Rain and a full room of kids (16), some of them new this week, made today's preschool classroom more challenging than usual. The regular teachers knew it was coming. You could hear it when the lead teacher walked the kids through the day's calendar call and response.
"Today is Thursday." Thursday!
"Yesterday was Wednesday." Wednesday!
"Tomorrow is Friday." FRIDAY!!!!
The teachers' voices gave Friday the extra oomph.
With a bunch of new three-year-olds in class, the room has a fresh power imbalance. The younger kids don't know the norms and are more likely to resort to hitting and crying to make up for lack of size and knowing how to get along with others. Many of the kids are coming fresh out of stressful circumstances, and their acting out may be effective in the rest of their lives, so why wouldn't they try it here?
Today, my work focused on avoiding bloodshed, quieting tears without caving into tantrums, and encouraging sharing among kids who didn't see why they should give up anything.
By now, you should see the parallels between my roomful of homeless kids on a rainy day and the last month at the State Capitol.
All morning, I worked with "J," who would go into a rage whenever another child tried to join him at the chalkboard or at play. Whether his impulsiveness came from being selfish, fear or simply a different drumbeat doesn't matter. We have to maintain equilibrium in the class for all the kids' benefits, and each child must learn how to cooperate and deal with conflict.
Eventually, we succeeded at a game where the kids took turns shooting a ball through the hoop of my arms. Despite all my sharing talk and stratagems, the balance finally tilted when "M" gained control of the ball and offered it to "J" instead of taking a shot himself.
Democracy only works if people can see things from two perspectives, how it affects them personally, and how it affects the society as a whole. We have to weigh out those things to make sure that we actually have shared benefits and shared costs, and that the sharing is fair. That won’t happen if we all focus jealously on benefits to other people, or greedily on the benefits to us. It won’t happen unless someone gets people to look up from their kitchen tables to see the bigger picture.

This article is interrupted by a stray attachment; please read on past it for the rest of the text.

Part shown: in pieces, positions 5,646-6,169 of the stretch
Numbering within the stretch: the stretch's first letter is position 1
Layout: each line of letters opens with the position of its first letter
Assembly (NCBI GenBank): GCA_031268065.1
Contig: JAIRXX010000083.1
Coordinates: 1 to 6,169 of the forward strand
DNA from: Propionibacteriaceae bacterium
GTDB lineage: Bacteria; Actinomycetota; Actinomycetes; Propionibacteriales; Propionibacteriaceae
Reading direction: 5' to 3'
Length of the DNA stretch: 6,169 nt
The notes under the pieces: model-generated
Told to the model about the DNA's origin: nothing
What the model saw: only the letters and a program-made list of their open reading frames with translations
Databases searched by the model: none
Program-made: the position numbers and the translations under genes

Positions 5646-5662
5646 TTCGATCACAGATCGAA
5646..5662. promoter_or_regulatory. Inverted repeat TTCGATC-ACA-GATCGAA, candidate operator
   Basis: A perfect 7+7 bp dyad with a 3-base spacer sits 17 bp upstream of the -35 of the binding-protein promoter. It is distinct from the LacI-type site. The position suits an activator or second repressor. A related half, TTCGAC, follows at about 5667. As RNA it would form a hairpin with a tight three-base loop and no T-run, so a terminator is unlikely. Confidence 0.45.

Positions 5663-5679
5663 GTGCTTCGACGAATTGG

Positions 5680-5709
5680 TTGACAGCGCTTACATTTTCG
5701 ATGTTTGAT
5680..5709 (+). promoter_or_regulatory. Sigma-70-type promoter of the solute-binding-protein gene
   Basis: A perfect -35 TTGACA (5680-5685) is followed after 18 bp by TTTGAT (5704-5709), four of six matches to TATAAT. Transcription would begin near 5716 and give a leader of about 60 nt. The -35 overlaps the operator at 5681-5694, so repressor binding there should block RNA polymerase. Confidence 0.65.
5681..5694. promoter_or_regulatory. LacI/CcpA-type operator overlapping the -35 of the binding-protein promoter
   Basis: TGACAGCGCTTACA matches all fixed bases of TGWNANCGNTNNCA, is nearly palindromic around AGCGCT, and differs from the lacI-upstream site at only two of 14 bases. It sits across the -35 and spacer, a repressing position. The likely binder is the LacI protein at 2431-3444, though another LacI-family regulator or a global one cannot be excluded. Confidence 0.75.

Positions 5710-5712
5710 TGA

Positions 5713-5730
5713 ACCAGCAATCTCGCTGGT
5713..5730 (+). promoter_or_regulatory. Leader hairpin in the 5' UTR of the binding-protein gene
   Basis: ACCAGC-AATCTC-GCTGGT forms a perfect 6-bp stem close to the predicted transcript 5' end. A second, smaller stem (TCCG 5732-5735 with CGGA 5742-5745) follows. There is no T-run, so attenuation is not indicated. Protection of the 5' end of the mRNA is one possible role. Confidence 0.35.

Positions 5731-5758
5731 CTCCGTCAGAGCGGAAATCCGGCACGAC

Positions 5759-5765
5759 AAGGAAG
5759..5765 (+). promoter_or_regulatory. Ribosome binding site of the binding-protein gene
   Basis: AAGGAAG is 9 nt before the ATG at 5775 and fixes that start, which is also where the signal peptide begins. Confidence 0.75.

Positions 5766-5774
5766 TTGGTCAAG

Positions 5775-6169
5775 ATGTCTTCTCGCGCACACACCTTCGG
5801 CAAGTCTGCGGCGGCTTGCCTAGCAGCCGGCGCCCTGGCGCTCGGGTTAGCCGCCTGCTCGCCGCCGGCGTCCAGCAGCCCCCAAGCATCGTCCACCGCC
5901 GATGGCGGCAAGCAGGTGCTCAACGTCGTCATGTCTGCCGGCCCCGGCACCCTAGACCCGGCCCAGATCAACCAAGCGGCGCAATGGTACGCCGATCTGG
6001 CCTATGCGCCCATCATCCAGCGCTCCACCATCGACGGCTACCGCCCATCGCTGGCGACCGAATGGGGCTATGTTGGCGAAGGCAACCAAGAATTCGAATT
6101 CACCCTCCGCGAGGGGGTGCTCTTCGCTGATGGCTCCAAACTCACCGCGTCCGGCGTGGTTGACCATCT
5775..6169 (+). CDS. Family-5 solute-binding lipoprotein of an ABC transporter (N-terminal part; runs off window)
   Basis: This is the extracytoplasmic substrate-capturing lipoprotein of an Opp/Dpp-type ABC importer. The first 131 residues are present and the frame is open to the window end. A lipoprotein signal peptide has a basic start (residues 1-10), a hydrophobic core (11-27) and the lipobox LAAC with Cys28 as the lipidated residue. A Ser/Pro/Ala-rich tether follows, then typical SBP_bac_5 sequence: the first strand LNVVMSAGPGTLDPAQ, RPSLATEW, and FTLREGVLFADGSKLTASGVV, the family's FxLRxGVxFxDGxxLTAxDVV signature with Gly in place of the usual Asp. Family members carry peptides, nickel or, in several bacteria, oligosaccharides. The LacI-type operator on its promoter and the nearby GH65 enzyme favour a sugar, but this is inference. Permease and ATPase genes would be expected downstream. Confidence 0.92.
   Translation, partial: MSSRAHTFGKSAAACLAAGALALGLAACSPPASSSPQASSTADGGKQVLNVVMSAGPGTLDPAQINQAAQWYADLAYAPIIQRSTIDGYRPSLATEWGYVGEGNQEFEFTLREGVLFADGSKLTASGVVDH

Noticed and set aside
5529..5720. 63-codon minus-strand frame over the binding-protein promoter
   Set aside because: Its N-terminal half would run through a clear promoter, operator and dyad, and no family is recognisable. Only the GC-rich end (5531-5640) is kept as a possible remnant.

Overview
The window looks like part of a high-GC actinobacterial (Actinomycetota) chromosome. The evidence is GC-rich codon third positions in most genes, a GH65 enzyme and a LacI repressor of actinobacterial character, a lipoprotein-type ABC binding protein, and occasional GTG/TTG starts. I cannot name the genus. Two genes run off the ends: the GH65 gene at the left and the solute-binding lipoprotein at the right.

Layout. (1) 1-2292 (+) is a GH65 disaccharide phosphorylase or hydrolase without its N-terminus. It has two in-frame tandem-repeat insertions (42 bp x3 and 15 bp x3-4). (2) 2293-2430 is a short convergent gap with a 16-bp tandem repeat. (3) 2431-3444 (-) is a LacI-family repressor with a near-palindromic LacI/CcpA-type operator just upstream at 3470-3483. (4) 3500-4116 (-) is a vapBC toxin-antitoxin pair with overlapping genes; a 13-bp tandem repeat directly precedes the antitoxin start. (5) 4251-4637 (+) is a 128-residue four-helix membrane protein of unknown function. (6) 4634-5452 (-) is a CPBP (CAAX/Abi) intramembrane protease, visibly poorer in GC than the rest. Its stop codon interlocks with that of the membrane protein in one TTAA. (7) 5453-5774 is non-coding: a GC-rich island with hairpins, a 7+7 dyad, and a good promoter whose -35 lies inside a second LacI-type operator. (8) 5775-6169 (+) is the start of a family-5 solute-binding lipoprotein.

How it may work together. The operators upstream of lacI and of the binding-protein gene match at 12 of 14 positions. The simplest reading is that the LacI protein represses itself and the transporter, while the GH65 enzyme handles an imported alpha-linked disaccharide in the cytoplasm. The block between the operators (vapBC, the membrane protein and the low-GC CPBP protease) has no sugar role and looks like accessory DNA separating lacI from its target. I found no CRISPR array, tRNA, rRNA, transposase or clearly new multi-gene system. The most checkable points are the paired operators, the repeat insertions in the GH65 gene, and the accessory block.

Here, the writer reflects on the newcomer's reaction to supposed ineptness of the town government:
Ineptness and inefficiency bewilder and infuriate them. They’ll root it out PDQ! But they don’t see the relationships and histories that lie behind the public picture — what I like to call “the backside of the knitting.” Passive resistance may well greet their decisive action, but often it’ll have lasting consequences.
Systems in long-evolved equilibrium nearly always lose to incomers who have no stake in the equilibrium. Hence Native America lost to the Anglos and the Spanish, and hence Martha’s Vineyard continues to lose ground to well-heeled new arrivals with their minds bent on improvement.
We put grown-ups in charge of the classroom, because we're supposed to rise above the squabbles and keep focused on the best outcomes for the kids.
It remains to be seen if anyone has that job in St. Paul.